In an appearance before the U.S. Senate, Secretary of State Antony Blinken responded to criticisms about efforts to combat drug trafficking. Pressed by Republican Sen. Lindsey Graham, Blinken said, “I think that’s fair to say, yes,” that there are areas of Mexico where the government does not have control over the cartels.
Graham, a close ally of former President Donald Trump, is one of the far-right legislators who are blackmailing the Biden administration into classifying narcotrafficking gangs based in Mexico as “foreign terrorist organizations.” This would open the doors to military intervention by Washington in Mexico. But also (and this reveals the imperialist intentions behind the Republican campaign in pursuit of this goal), it would criminalize and punish China simply because chemical precursors for the manufacture of fentanyl, the opioid that has wreaked havoc in the U.S., are produced there.
Blinken’s diplomatic ineptitude and Graham’s nefarious game are symptomatic of the long-standing practice by the U.S. political class of blaming Mexico and other countries for the scourge of drug abuse that is afflicting its cities. This position, which has served as justification for interventionist policies in the Western Hemisphere, overlooks the fact that our countries have achieved a high level of economic integration that has also led to integration in criminal activities; criminal enterprises are as transnational as any other industry. Furthermore, the argument exploits the xenophobia of a part of its population, enabling the authorities to evade responsibility and cover up the fact that the traffic in drugs originates in the U.S. The U.S. is not only where the demand for drugs is, but it is also the home of the arms industry that empowers the cartels, the financial institutions that facilitate and manage money laundering and even government agencies that work on behalf of organized crime. This has been proven in cases like that of ATF operations Wide Receiver and Fast and Furious, which supplied weapons, or in the DEA’s assistance in transferring and laundering millions of dollars of Michoacán Family cartel money. And we can’t forget the episode of former DEA agent José Irizarry, sentenced to 12 years in prison after admitting that he spent a decade colluding with Colombian cartels in money laundering. During this time, he traveled around the world, indulging in a life of luxury and excess, in the company of the people he was supposed to have been pursuing.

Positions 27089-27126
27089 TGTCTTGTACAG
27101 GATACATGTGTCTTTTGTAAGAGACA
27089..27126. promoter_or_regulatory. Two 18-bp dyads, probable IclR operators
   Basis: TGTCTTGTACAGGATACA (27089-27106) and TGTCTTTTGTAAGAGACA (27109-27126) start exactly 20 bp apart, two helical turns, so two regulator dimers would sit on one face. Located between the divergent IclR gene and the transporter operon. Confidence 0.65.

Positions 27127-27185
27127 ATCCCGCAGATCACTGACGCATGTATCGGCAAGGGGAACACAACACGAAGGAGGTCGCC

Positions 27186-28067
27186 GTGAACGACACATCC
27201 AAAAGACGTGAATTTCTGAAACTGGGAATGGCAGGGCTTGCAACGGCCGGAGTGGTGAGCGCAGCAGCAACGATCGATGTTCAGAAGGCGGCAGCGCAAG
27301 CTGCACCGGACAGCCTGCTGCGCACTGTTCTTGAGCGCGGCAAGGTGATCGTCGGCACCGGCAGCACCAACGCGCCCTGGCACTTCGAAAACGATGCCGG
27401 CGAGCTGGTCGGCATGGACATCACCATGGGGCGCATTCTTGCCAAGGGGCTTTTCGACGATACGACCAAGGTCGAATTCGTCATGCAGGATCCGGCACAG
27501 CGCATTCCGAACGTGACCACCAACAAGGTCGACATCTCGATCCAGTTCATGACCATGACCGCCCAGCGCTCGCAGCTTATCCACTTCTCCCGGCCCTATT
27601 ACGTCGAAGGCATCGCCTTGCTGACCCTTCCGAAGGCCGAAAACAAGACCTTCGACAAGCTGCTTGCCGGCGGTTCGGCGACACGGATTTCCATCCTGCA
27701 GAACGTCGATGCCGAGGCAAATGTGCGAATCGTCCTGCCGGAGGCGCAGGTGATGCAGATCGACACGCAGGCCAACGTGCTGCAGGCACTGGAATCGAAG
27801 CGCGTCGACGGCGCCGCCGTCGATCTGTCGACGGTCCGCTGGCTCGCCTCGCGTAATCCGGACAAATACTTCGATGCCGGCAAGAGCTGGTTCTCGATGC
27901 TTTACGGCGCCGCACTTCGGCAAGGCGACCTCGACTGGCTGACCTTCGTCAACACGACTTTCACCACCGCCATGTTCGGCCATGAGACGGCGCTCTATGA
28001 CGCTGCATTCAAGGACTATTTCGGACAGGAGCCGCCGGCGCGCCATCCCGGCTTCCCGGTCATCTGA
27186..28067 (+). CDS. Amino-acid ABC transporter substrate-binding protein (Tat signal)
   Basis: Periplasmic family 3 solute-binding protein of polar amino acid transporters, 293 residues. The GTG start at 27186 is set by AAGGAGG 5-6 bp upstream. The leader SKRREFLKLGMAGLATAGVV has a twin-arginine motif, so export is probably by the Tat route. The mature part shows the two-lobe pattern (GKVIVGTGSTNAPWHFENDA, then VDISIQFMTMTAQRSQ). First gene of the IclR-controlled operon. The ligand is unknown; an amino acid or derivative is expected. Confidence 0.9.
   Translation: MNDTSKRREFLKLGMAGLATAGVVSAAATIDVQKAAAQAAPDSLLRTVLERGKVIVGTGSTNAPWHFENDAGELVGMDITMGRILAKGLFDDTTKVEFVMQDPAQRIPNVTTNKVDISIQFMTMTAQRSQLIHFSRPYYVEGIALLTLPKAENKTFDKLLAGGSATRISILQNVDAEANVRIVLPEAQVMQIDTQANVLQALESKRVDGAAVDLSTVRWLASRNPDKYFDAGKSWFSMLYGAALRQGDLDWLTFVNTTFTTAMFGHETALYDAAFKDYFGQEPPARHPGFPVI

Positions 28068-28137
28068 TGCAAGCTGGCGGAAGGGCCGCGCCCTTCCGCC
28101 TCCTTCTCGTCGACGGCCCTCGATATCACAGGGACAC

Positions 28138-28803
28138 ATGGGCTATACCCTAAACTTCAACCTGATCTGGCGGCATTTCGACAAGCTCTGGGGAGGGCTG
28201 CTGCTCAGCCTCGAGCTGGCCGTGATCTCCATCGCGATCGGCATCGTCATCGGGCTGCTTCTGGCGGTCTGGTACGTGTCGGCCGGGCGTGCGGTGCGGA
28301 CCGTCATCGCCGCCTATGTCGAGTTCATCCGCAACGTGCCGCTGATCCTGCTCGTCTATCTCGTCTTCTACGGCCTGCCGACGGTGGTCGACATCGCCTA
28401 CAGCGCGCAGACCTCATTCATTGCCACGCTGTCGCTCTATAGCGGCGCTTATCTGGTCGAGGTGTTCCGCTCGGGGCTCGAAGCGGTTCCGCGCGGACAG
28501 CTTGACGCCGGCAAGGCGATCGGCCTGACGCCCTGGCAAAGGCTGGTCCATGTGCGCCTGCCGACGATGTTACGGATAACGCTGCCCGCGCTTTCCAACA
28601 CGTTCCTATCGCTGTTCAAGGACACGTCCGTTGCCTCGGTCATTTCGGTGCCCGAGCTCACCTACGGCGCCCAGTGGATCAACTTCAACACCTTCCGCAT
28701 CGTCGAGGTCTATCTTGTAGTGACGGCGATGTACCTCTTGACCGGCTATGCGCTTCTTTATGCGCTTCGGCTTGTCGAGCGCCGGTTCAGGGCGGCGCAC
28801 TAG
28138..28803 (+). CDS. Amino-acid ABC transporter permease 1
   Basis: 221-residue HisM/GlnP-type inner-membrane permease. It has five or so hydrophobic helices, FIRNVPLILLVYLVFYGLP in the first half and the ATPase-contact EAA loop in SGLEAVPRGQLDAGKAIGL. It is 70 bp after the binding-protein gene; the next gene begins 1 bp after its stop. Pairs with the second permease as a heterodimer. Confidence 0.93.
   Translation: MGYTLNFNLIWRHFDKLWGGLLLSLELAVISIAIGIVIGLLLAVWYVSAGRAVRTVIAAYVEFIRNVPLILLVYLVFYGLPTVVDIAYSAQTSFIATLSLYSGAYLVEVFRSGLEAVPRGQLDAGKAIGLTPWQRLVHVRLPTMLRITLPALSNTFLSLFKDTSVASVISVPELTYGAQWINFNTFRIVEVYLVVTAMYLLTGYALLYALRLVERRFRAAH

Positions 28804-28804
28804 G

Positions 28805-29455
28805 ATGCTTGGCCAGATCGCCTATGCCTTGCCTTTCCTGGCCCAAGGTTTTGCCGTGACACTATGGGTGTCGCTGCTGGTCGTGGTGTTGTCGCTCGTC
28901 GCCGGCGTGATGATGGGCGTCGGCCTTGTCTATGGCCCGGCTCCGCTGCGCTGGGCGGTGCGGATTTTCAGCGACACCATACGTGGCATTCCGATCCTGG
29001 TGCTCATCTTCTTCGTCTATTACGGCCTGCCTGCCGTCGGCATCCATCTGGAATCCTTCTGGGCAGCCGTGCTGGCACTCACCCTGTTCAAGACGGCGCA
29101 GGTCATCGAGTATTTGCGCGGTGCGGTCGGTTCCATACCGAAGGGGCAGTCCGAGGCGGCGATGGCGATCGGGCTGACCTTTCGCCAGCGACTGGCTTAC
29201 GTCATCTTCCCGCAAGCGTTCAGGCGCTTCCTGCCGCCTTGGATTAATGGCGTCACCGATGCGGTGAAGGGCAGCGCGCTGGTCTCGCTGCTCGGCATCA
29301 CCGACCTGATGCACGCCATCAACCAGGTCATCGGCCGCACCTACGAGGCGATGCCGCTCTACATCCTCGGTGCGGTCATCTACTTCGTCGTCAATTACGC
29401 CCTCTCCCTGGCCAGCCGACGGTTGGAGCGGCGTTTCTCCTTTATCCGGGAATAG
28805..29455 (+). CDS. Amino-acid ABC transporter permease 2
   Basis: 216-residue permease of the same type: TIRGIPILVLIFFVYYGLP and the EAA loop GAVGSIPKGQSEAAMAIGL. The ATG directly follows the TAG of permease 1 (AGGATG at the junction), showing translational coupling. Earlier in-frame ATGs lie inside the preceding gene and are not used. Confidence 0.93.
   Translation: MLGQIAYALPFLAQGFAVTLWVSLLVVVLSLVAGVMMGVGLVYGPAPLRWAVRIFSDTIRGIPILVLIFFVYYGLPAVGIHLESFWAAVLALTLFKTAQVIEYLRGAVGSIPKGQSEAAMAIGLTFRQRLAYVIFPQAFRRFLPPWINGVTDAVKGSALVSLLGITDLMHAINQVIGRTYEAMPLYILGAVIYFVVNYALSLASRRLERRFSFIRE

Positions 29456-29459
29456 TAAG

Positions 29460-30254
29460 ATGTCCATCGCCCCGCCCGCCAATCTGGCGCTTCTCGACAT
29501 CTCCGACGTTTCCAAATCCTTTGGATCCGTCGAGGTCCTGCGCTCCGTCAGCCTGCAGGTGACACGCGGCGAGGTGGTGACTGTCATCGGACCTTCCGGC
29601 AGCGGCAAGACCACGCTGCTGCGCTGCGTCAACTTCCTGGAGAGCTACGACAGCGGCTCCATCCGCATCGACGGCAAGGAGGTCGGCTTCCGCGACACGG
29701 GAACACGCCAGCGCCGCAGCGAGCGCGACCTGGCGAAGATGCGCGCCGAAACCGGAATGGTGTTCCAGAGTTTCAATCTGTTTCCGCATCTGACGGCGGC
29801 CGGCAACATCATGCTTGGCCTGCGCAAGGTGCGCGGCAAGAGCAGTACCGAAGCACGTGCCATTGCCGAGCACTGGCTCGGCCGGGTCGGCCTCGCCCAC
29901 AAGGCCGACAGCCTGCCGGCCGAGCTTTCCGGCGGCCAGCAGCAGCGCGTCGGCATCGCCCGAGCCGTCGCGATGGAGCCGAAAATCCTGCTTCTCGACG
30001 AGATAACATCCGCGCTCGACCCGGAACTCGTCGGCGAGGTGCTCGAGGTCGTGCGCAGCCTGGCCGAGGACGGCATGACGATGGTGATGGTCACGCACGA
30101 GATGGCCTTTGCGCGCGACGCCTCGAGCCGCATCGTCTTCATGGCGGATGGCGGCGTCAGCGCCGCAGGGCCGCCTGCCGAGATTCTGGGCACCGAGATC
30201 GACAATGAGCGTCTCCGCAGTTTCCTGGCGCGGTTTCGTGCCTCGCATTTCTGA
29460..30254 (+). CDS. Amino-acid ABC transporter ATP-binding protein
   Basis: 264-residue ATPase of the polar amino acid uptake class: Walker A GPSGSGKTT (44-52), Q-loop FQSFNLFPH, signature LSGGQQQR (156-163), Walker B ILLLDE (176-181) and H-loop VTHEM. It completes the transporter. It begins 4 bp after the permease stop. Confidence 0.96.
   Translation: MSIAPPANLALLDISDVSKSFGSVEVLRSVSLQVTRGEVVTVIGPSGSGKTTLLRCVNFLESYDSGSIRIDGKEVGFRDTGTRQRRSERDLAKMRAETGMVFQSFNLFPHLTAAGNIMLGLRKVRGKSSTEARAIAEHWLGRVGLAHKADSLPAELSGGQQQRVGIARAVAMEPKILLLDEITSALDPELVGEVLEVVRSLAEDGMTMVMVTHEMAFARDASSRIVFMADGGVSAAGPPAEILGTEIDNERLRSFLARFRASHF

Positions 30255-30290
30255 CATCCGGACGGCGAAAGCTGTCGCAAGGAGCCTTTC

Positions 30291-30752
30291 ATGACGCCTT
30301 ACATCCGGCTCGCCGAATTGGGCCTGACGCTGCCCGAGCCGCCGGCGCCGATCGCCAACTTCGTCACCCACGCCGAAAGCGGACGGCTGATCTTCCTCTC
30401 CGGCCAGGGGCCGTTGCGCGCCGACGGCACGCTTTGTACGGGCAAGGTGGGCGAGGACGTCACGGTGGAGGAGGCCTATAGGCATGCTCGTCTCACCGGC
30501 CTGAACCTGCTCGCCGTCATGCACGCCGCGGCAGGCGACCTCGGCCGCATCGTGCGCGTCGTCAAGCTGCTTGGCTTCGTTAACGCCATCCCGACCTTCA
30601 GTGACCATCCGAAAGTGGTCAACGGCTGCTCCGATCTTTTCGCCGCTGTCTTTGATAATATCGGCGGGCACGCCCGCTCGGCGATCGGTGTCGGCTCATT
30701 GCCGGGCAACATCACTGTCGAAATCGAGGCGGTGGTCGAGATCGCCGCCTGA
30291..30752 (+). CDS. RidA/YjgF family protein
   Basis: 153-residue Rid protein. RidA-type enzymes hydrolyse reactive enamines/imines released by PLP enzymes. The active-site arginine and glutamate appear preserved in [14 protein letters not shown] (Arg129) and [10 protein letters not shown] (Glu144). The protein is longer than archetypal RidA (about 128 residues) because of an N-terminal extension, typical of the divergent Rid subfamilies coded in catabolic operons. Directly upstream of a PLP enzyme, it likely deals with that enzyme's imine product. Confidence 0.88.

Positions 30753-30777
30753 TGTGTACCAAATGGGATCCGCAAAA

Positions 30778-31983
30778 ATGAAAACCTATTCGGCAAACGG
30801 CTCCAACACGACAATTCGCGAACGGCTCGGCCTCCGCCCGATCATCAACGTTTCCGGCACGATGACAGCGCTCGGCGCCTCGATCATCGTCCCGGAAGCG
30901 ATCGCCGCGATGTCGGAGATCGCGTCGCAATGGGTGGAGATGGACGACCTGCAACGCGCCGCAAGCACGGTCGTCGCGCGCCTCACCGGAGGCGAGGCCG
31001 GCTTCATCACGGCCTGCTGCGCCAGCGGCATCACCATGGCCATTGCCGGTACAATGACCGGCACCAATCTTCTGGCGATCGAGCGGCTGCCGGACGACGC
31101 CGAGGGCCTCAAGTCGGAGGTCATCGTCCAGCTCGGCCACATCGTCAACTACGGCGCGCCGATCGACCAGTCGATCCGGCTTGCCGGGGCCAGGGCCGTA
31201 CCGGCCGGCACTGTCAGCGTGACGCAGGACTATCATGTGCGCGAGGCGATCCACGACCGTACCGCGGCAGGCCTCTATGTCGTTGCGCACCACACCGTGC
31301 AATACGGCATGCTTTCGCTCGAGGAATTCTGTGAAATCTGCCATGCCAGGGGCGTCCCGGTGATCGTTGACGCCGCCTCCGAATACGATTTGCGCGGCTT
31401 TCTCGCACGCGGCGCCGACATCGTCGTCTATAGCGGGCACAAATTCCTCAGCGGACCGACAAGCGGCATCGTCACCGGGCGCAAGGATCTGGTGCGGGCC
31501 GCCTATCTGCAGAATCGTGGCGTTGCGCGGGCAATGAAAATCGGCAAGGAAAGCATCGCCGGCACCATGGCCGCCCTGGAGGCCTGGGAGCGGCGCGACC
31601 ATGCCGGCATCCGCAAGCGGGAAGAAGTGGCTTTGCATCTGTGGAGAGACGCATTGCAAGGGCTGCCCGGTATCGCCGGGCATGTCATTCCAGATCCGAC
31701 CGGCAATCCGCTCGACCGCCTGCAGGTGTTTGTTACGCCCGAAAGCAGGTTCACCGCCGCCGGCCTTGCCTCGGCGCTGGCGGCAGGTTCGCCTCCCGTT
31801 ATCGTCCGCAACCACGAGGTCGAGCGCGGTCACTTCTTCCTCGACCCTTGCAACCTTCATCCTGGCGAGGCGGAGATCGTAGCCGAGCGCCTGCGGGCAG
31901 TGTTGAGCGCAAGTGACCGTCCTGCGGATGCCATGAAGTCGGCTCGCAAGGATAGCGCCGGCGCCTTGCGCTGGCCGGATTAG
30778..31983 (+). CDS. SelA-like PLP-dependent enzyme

To make things worse, if the U.S. targets the Mexican government’s presumed loss of control over part of its territory, this is likely to backfire on Washington. Judging by the unchecked consumption of drugs and how easy it is to move them, it seems like the entire U.S. is under the control of the drug traffickers. Even worse still, the story that the cartels do not exist north of the Río Grande reinforces the intruders’ certainty that these criminal groups are now in the U.S. political and economic spheres. This leads to the absurd conclusion that the drugs are distributing themselves, without supporting structures or complicity that could explain how widespread they are.
In this way, the domestic political games produce these statements that undermine Mexican sovereignty. They put an unnecessary strain on a relationship that has required a lot of effort to stabilize and which is going through a period of transition. In addition to making the bilateral links function less smoothly, this kind of talk undermines the respectful collaboration that is indispensable for fighting the problems of crime and violence. Unfortunately, based on the dynamics of the U.S. election system, we can predict that this kind of craziness is going to keep happening in the near future.